September 4, 2010 by USA Post
Therefore, I picked a symbol of academic mediocrity, “D +”
That got the attention of a multitude of critics, including academics and alumni. Publications of the Week ads to the Chronicle of Higher Education wrote critical articles.
Despite the criticism, says the campaign Drake D + – The Drake advantage: the potential of our opportunities + – seems to be performing as intended since its launch earlier this year. Tom Delahunt, Drake’s vice president for admission, citing a 63 percent increase in admissions research last summer and more than doubling of visits to its website for admission, even before the campaign attracted national attention.
The campaign highlights what the university has to offer, and notes the website: “When it comes to choosing the college that fits you best, simply no higher level.”
But advertising experts consulted by The World-Herald described the effort as shortsighted, saying the association with mediocrity could cause long-term damage to an institution of higher education.
“It will break if the disorder, but more of a laughingstock,” said Robin Donovan, owner of Omaha-based agency Bozell advertising.
Adam Wagler, a professor of advertising at the University of Nebraska-Lincoln, said “D +” could ruin the brand equity of Drake.
“It can be very efficient in this very second, get some laughs, get some web traffic,” Wagler said. “But at the end of the day, is an academic institution … and how something like that serve?”
The campaign stemmed from a desire by the university to differentiate their recruitment materials of others in the mailbox full of propaganda that pervades the prospective students, said Delahunt.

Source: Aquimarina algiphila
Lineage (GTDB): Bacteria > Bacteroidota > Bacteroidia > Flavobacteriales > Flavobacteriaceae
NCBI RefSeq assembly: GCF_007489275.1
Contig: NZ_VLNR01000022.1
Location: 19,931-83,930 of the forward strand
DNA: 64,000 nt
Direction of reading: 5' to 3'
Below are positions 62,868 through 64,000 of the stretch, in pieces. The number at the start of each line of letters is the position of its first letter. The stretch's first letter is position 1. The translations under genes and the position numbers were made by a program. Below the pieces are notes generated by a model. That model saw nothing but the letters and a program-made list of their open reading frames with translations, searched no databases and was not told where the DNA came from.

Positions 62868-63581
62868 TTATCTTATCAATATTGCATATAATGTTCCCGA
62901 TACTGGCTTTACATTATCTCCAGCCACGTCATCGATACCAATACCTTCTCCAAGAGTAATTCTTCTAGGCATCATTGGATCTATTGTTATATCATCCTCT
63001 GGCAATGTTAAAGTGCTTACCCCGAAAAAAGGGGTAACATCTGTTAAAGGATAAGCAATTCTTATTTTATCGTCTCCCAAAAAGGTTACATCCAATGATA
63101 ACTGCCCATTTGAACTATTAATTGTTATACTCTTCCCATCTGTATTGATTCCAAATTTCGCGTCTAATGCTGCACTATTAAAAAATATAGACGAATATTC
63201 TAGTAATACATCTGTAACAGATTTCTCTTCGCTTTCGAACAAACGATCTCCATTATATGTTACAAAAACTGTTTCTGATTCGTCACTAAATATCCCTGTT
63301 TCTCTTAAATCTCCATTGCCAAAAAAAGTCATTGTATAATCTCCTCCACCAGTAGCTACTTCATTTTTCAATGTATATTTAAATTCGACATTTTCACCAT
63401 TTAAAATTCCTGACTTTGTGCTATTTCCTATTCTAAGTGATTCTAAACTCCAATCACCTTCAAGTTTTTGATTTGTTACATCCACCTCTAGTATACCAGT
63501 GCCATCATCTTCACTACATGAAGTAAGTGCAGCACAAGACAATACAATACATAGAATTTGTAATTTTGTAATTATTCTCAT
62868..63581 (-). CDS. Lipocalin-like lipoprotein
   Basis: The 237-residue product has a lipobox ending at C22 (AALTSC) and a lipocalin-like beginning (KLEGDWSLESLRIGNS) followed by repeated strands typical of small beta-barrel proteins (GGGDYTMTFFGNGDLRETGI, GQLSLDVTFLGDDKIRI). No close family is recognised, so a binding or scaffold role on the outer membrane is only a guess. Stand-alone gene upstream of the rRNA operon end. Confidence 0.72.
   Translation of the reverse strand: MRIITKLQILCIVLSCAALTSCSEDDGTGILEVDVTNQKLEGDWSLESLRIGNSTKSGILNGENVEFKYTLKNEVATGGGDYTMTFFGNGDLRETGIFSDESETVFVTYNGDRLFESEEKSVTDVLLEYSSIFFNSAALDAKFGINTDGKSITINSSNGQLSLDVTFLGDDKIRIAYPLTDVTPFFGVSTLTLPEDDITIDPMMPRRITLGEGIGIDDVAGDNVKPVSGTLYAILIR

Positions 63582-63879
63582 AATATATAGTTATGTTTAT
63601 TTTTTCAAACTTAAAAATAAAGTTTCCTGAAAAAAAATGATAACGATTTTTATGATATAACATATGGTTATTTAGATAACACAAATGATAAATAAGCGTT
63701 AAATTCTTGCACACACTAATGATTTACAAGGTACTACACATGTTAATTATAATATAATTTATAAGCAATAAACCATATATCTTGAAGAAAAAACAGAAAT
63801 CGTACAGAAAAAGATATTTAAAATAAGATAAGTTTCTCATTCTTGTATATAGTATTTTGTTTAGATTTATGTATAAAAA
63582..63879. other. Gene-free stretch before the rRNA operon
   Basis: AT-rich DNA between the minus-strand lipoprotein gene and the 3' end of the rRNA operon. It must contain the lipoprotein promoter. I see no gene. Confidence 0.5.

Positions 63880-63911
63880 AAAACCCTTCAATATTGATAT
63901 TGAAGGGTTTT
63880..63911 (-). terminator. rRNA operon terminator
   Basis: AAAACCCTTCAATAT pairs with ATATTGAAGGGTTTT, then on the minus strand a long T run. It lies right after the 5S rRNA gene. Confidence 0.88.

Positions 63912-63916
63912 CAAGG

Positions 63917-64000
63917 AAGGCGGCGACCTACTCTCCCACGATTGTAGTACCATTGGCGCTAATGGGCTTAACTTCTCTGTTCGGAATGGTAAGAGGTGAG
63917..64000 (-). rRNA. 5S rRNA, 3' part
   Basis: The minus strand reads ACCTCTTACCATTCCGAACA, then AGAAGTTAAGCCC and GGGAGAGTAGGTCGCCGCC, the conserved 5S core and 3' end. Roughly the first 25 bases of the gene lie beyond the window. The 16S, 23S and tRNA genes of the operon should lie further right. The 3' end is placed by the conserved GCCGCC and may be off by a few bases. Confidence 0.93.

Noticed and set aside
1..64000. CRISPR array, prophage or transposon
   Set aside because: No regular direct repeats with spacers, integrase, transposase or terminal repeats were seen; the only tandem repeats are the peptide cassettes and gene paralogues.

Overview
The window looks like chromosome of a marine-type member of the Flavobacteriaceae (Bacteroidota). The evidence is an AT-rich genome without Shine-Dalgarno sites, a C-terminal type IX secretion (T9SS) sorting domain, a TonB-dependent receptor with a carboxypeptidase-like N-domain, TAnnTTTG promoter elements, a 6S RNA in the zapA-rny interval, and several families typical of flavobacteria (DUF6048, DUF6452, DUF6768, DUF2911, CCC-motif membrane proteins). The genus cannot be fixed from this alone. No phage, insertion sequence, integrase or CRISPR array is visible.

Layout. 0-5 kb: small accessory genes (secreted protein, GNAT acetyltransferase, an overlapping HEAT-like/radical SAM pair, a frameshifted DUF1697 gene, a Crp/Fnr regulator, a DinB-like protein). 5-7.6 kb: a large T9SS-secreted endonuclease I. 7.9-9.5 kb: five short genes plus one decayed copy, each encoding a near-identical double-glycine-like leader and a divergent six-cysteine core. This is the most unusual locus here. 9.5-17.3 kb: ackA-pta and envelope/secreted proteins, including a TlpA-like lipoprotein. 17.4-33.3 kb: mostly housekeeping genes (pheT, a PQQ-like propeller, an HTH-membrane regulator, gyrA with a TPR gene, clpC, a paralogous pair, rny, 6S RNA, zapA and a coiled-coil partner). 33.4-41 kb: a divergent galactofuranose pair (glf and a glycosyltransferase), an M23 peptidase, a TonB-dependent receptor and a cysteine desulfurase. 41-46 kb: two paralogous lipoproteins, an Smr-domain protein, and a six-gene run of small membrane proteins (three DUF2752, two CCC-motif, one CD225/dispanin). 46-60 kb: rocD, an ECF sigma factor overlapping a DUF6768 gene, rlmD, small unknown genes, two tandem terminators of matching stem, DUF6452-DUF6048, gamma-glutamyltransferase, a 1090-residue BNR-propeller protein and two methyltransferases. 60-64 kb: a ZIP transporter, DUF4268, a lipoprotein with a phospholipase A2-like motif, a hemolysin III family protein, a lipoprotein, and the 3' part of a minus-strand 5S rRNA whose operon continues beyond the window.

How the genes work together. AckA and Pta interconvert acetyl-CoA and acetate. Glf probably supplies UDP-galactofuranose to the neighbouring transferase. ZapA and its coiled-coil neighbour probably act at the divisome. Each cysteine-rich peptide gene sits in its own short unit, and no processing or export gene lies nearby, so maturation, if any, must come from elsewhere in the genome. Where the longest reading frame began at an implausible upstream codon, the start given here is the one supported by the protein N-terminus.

University officials wanted something eye care. His advertising agency, Stamats, Cedar Rapids, produced a handful of concepts. “D +” received the highest response of a sample of 921 individuals from 15 – to 17-year-old Drake target audience.
“61 percent said they ask for more information,” said Delahunt. “Only 3 percent had a negative response to it.”
“We found a way to get them to read, to make you want to know more about our university.”
Delahunt said the campaign was aimed at high school students, not adults. The younger generation is different, he said. He has two teenage daughters himself, who, like his colleagues, spend much time watching “The Daily Show” and “South Park.”
“They get the irony, sarcasm they receive,” he said. “That’s the world they live in.”
Faculty members were some of the harshest critics. Delahunt said that if I had to do it again, would have informed the faculty of the campaign & D before its debut.
If the campaign is ultimately successful depends on the quality of the entering class next year, said Delahunt. He noted the average ACT score for students who come to Drake is 27 and average GPA is 3.7. The university is highly regarded. In the last rankings U.S. News of regional universities in the Midwest where the Creighton University was ranked No. 1, Drake is ranked No. 3.
And the campaign is not limited to a big logo of an undesirable degree. It also includes information about Drake’s academic rigor and professional training opportunities, in addition to life in Des Moines.
Wagler, UNL professor of advertising, is aware of the Iowa and Drake’s academic reputation. An article on the D amused him + campaign sent it to her Facebook page.
“I thought it sounded like a Far Side cartoon,” he said.
Donovan said that large companies have rejected this type of simple campaigns, no matter how clever. No advertising campaign must create a negative image for the product you are trying to promote.
“People who are in these big companies know, so never leave an agency get away with something like this,” he said.
Donovan recalled an effort in Hartford, Connecticut in the 1980s when a company called Wiremold auditioned campaigns advertising a product that ran the wiring under the carpet. One agency came up with an apparently nervous and brilliant idea: Wiremold is sinking.
Wiremold officials stopped the presentation, Donovan said, and asked the agency representatives to leave.
“Smart people came up with that,” he said. People, “but he had thrown more intelligent.”
This did not happen with Drake’s campaign.
“It’s a cheap trick, and cheap tricks sometimes work,” said Donovan. “But I think the potential costs are too high in this case.”
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